ca.kayak.com is also available in French. Voir le site en français.
Everyone loves San Francisco. For one thing, it's super easy to get around. City center districts like North Beach or the Tenderloin are walkable and full of character. If the slopes get too much, historic streetcars and cable cars serve central areas too, while the wider Bay Area is served by a fantastic public transit system.
Take boat trips to Alcatraz Island, soak up the atmosphere in bohemian Haight, sample oysters at Scoma's in Fisherman's Wharf, or take a cable car ride through historic districts like Ghirardelli Square and Lombard Street. After that, top off your tour with a gourmet meal at highly rated restaurants like SPQR in Japantown or Commonwealth in the Mission District.
There’s plenty for culture lovers to adore as well. Pick up a book of poetry in the City Lights bookstore, catch a gig at the Fillmore, or climb the streets that Steve McQueen sped along in Bullitt. There is always be something to set your imagination racing.
Few American cities boast as many fascinating historic attractions as San Francisco. You can head to Mission Dolores, built by the Spanish in 1776, visit Fort Point in the Presidio complex, see museums dedicated to the 1848 Gold Rush, take restored cable car rides, and visit cultural landmarks like City Lights Bookstore.
San Francisco is a melting pot of cultures and all of them love to cook. You'll find exceptional Vietnamese Pho at Tin Vietnamese (937 Howard St), affordable Chinese masterpieces from Yank Sing (49 Stevenson St), and superb traditional American food at State Bird Provisions (1529 Fillmore St). There's also a galaxy of food trucks like Taco Guys (Mexican) and KoJa Kitchen (Korean and Japanese), who serve up stunning food for those on the move.
San Francisco is famous worldwide for its appearance as much as anything. There are few sights as impressive as the span of the Golden Gate Bridge (some of the best views are from the Nob Hill district) but the views are just as stunning from Coit Tower on Telegraph Hill and the hills in Twin Peaks.
Modern San Francisco may be a tech capital, but it’s still as relaxed and tolerant as ever. Districts like Haight are buzzing with street performances and drum circles. Don’t miss the Flower Power Walking Tour when you visit.
San Francisco is also famous around the world for its music. From the Grateful Dead to Janis Joplin, the city hosted some revolutionary artists. It also has legendary venues like the venerable Fillmore, the Great American Music Hall, and Sweetwater.
Alcatraz was a prison located on a tiny island in San Francisco Bay with a reputation for being impossible to escape, and it's a must-see. Alcatraz tours (tickets cost $29 each) offer a window into everyday life on "the Rock", with reconstructions of prisoners' living quarters and fascinating exhibits on some of the most ambitious escape attempts. There are also some unique souvenirs on offer, like Alcatraz soap or iron coffee cups.
You can't visit San Francisco without listening to live music. Whenever you visit, it’s likely that a music festival is taking place. Popular events include the dance music event LovEvolution in late September and Outside Lands, held in Golden Gate Park in early August. In 2016 it attracted big name indie acts like LCD Soundsystem as well as pop stars like Lionel Ritchie and a host of up-and-coming bands.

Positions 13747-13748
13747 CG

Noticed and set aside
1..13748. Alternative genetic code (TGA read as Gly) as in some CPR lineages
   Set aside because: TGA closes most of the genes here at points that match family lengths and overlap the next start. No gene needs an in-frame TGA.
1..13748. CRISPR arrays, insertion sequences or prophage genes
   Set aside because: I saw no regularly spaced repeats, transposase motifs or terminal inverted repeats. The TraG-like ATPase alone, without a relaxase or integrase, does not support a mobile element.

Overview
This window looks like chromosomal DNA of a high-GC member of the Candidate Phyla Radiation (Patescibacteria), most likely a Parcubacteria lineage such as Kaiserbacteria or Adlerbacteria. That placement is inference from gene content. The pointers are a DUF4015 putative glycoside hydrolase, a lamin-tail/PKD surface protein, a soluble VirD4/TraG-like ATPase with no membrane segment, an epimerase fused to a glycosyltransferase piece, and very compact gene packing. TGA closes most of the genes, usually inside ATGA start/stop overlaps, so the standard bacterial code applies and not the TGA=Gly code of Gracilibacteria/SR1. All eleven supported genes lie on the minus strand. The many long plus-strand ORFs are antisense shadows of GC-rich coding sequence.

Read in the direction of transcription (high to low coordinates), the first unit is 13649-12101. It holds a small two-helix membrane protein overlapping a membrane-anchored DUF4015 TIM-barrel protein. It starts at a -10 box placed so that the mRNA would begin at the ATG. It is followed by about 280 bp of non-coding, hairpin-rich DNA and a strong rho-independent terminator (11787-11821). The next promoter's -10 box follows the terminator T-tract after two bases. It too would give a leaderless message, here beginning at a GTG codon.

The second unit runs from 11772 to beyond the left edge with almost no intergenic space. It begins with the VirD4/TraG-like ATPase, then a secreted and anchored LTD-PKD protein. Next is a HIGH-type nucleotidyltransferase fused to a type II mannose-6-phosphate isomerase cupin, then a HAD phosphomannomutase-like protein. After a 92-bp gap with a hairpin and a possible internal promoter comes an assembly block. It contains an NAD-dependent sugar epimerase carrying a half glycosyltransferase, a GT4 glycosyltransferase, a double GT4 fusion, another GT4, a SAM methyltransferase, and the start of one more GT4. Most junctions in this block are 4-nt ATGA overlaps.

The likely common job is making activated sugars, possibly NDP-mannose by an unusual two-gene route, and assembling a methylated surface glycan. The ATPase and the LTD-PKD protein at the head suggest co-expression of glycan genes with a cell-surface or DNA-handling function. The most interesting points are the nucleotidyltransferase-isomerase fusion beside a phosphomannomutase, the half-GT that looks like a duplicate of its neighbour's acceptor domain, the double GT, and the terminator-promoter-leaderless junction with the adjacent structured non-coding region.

Built in the 1930s, the Golden Gate Bridge is San Francisco’s most recognizable sight. When you visit, remember that the East Sidewalk caters for pedestrians and cyclists, but the West Sidewalk is solely for cyclists.
San Francisco has a museum or gallery for everyone. Visit the California Academy of Sciences (55 Music Concourse Drive) or keep the kids entertained at the Children's Creativity Museum (221 4th St). History fans will adore the Cable Car Museum (1201 Mason St), while art lovers won't want to miss the Asian Art Museum (200 Larkin St) or the DeYoung Museum, one of America's leading fine art galleries (50 Hagiwara Tea Garden Drive). If museums aren't your thing, there's always the Aquarium of the Bay (Pier 39) or San Francisco Zoo (1 Zoo Rd).
In the 1950s, San Francisco was one of the centers of world literature, as poets and novelists based in the city experimented with new ways to express themselves. The Beat Museum in North Beach provides a window into the lives of literary heroes like Allen Ginsberg and Jack Kerouac while walking tours visit the bars, poetry clubs, and bookstores where they gathered. If 1960s psychedelic music is more your passion, you can also learn about San Francisco's role in the Summer of Love, by joining Flower Power Walking Tours around Haight-Ashbury - the center of the global hippy movement.
If you want to experience the laid-back essence of San Francisco, summer is the best time to visit. Between June and September, expect frequent outdoor music events and street fairs like the Asian-themed Nihonmachi Fair in Japantown and the Ghirardelli Chocolate Festival in Ghirardelli Square. However, locals will tell you that fall is even better. The crowds thin out, the weather is fine and there are spectacular events like the Day of the Dead in the Mission District.
Most visitors touch down at San Francisco International Airport, which lies 13 miles south of the city center, but there are also domestic flights to nearby Oakland and San Jose airports. In both cases, the best way to travel into town is via the BART public transit system. From SFI, the cost is $8.65, and from Oakland, $4 (but with an extra $6 for the shuttle bus from the airport to the BART station). From San Jose, the best option is to connect with the Caltrain Shuttle, which costs $7.50.